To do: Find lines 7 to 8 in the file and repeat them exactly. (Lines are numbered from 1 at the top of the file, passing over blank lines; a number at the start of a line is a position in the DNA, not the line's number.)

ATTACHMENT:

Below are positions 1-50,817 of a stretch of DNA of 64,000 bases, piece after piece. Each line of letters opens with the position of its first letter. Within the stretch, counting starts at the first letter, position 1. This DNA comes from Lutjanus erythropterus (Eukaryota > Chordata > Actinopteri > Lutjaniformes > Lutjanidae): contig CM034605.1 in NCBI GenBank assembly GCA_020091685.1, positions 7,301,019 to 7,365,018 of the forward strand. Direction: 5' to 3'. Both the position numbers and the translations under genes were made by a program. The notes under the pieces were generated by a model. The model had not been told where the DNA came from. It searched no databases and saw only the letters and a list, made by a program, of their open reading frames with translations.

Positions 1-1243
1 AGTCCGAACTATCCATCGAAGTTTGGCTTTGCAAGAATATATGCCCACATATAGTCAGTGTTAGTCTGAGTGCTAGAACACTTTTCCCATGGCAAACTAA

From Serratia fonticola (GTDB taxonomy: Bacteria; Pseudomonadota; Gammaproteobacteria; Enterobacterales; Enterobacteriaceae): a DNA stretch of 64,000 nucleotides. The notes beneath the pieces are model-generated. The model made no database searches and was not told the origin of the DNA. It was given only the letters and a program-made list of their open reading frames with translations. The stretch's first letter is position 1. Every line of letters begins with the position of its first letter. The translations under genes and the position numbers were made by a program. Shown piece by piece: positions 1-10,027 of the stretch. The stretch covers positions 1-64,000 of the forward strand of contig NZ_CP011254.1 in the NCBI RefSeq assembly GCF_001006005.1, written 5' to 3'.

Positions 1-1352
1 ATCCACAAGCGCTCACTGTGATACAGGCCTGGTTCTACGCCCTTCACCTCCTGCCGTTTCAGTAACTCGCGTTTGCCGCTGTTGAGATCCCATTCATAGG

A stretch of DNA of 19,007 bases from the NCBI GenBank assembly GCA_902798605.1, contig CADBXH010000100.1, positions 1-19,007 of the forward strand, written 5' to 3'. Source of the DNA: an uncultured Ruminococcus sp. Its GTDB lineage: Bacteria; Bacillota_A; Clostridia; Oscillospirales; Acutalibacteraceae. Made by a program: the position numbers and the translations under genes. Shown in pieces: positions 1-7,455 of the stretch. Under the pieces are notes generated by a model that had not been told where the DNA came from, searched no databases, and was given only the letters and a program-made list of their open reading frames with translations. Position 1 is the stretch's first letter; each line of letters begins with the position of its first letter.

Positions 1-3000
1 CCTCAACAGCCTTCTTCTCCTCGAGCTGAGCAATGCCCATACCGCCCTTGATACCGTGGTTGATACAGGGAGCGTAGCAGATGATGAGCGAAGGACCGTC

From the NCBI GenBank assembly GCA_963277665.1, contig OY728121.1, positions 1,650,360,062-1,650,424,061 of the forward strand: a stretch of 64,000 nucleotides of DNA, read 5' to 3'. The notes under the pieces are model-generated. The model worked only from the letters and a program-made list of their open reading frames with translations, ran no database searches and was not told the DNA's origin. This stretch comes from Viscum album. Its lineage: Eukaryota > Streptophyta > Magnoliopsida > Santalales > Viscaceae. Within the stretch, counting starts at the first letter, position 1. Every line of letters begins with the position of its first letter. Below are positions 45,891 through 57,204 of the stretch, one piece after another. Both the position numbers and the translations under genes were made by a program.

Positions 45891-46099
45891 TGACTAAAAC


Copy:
A stretch of DNA of 19,007 bases from the NCBI GenBank assembly GCA_902798605.1, contig CADBXH010000100.1, positions 1-19,007 of the forward strand, written 5' to 3'. Source of the DNA: an uncultured Ruminococcus sp. Its GTDB lineage: Bacteria; Bacillota_A; Clostridia; Oscillospirales; Acutalibacteraceae. Made by a program: the position numbers and the translations under genes. Shown in pieces: positions 1-7,455 of the stretch. Under the pieces are notes generated by a model that had not been told where the DNA came from, searched no databases, and was given only the letters and a program-made list of their open reading frames with translations. Position 1 is the stretch's first letter; each line of letters begins with the position of its first letter.

Positions 1-3000